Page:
Terrific Reads, Part 1
January 21, 2013
Just finished a year and a half of unblogging. Had a gig, and oddly enough, what they wanted was exclusive access to my opinions about technology. So it wouldn’t have been right to broadcast them out to the net, too.
Before ramping back up, though I’m going to take a break. Sit back. Travel some. Read some books. Extend my range a little bit.
In the process, I thought, why not do the same with the blog.
What follows, then, has nothing to do with technology. But it contains much better advice than I usually give.
Read these books. All of them are terrific. A lot of fun. Worth your time. I first compiled the list for some people in my family who asked for it. Thought I’d share it with you.
In no particular order:
1. To Each His Own. Leonardo Sciascia. Sciascia was an Italian journalist who wrote both fact and fiction about the Mafia. His three works of fiction are among the creepiest murder mysteries ever written. If the thought of the Mafia scares you now, any of these very short books will have you looking in your closet before you go to sleep. In this one, a Sicilian priest begins to suspect that there’s more to the murder of a postman than meets the eye. And there is.
2. The Long Ships. Frans G. Bengtsson. An adventure novel written by a Norwegian journalist during the Nazi occupation, set (more or less safely) in 975 AD, when the Vikings would row (literally) from Norway to Spain and back, if they thought they could pick up some treasure on the way. The hero, a Viking captain, does indeed go to Spain, is captured, rescues himself from the galleys, becomes a favorite of a Castilian Prince, revenges himself on his captor, escapes with a fair amount of booty, clevery fends off the King of Norway who thinks that boodle belongs to him by rights, deals with mutiny, shipwreck, and treachery, and that’s just the first 100 pages. Then it gets better.
3. Odds Against. Dick Francis. Horses. Self-possessed loners who deal with whatever comes up. Burly, ruthless villains. It’s Dick Francis. What can you say? The best of the lot, probably, and if you like this hero (Sid Halley), there are two more with him.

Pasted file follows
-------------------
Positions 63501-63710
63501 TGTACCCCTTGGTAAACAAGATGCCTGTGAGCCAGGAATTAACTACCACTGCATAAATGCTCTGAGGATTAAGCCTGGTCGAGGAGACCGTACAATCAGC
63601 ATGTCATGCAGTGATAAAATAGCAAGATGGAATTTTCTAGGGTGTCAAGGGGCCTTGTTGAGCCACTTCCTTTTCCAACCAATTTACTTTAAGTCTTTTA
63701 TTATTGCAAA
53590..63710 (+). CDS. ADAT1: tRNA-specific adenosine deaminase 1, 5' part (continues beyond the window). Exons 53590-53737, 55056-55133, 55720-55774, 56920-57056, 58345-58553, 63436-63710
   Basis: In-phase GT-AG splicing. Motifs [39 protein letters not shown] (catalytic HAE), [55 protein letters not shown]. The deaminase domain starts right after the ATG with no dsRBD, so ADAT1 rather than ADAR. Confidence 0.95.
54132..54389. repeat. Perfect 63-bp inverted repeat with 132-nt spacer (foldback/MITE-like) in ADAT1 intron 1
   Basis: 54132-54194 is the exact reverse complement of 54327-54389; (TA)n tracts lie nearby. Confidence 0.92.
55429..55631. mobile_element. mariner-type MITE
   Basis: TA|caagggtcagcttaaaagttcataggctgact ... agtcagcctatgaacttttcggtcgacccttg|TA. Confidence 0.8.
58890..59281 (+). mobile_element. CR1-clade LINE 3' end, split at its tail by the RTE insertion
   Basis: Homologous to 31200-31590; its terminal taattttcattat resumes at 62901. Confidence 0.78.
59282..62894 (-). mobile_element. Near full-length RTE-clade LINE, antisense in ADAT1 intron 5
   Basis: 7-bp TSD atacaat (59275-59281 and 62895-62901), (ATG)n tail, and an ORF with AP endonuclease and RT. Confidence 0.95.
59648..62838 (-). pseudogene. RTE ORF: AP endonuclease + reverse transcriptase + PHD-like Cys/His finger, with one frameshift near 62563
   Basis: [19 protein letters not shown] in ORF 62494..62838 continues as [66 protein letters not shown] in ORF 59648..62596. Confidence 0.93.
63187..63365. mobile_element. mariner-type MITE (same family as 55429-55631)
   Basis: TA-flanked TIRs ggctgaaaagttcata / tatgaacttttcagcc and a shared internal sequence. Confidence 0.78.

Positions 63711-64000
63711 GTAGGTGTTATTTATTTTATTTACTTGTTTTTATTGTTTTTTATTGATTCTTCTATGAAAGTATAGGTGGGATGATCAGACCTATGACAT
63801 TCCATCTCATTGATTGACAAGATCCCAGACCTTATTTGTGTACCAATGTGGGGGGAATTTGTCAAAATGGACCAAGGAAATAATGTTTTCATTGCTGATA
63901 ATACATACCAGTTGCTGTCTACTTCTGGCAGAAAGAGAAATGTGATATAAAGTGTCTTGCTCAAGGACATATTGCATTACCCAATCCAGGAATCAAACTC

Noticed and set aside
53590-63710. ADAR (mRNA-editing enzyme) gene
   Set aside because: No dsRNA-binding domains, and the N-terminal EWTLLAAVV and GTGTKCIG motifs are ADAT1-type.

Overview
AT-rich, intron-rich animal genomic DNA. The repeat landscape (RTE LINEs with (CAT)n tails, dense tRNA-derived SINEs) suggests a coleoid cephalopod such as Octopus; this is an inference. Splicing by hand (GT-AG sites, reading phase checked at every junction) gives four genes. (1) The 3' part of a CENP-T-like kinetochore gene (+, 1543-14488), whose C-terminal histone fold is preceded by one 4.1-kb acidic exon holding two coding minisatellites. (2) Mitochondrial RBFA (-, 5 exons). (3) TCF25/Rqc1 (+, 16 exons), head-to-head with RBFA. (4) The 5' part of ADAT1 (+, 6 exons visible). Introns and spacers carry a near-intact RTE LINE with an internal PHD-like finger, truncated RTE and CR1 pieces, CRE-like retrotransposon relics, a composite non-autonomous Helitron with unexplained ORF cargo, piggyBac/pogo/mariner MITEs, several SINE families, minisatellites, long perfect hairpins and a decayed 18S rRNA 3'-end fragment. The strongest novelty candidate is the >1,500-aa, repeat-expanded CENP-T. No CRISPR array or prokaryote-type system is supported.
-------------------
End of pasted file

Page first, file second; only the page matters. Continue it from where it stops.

4. The Spies of Warsaw. Alan Furst. Clever Nazi villains, but a cleverer hero, who just barely escapes. Wealthy, but available countesses who have a past; dangerous border crossings; bags of money. What could be more fun?
5. True Grit. Charles Portis. There’s a reason why it’s been made into a movie, not once, but twice. It’s a heckuva yarn. What the movies lose, however, is the best thing in the book, the voice of the heroine–resolute, prudish, penny-pinching Mattie, the one who’s willing to hire John Wayne and make him do what he wants, but sure as shootin’ ain’t gonna pay full freight, not if she can help it, even if it is John Wayne. I mean, he drinks. The (first) movie does have one thing superior to the book. It offs Glen Campbell. Can’t complain about that.
6. Gone with the Wind. Margaret Mitchell. Another book that’s better than the movie, but takes a lot more time. I don’t need to tell you anything about it, except maybe that the title comes from a poem by Victorian poet, Ernest Dowson, who also came up with “days of wine and roses,” and “loyal to you, darling, in my fashion.” No one reads Dowson any more. Does anybody read Margaret?
7. The Count of Monte Cristo. Alexandre Dumas. At a little over 1000 pages, it isn’t an easy commitment, and even Dumas got tired about page 850, but listen, even if you just do the first 350 pages, where he’s barely escaped from the Chateau d’If, you can call it a day, and still had about 20 books worth of great reading.